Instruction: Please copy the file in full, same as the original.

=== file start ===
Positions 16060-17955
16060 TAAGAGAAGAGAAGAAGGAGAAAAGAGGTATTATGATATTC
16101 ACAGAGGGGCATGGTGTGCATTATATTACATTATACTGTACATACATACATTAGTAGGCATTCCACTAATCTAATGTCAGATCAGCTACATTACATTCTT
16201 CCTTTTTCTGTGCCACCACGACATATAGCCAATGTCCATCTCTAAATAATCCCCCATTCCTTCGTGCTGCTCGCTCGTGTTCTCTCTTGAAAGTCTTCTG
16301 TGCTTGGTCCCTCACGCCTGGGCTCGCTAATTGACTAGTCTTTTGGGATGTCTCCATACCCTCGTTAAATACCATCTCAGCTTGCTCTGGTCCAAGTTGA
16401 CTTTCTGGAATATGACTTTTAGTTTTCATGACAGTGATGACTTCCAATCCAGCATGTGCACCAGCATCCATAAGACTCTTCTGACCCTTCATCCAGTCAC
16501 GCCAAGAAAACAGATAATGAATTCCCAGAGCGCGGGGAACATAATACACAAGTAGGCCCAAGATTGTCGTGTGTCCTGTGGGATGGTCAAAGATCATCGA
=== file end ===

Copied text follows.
Positions 16060-17955
16060 TAAGAGAAGAGAAGAAGGAGAAAAGAGGTATTATGATATTC
16101 ACAGAGGGGCATGGTGTGCATTATATTACATTATACTGTACATACATACATTAGTAGGCATTCCACTAATCTAATGTCAGATCAGCTACATTACATTCTT
16201 CCTTTTTCTGTGCCACCACGACATATAGCCAATGTCCATCTCTAAATAATCCCCCATTCCTTCGTGCTGCTCGCTCGTGTTCTCTCTTGAAAGTCTTCTG
16301 TGCTTGGTCCCTCACGCCTGGGCTCGCTAATTGACTAGTCTTTTGGGATGTCTCCATACCCTCGTTAAATACCATCTCAGCTTGCTCTGGTCCAAGTTGA
16401 CTTTCTGGAATATGACTTTTAGTTTTCATGACAGTGATGACTTCCAATCCAGCATGTGCACCAGCATCCATAAGACTCTTCTGACCCTTCATCCAGTCAC
16501 GCCAAGAAAACAGATAATGAATTCCCAGAGCGCGGGGAACATAATACACAAGTAGGCCCAAGATTGTCGTGTGTCCTGTGGGATGGTCAAAGATCATCGA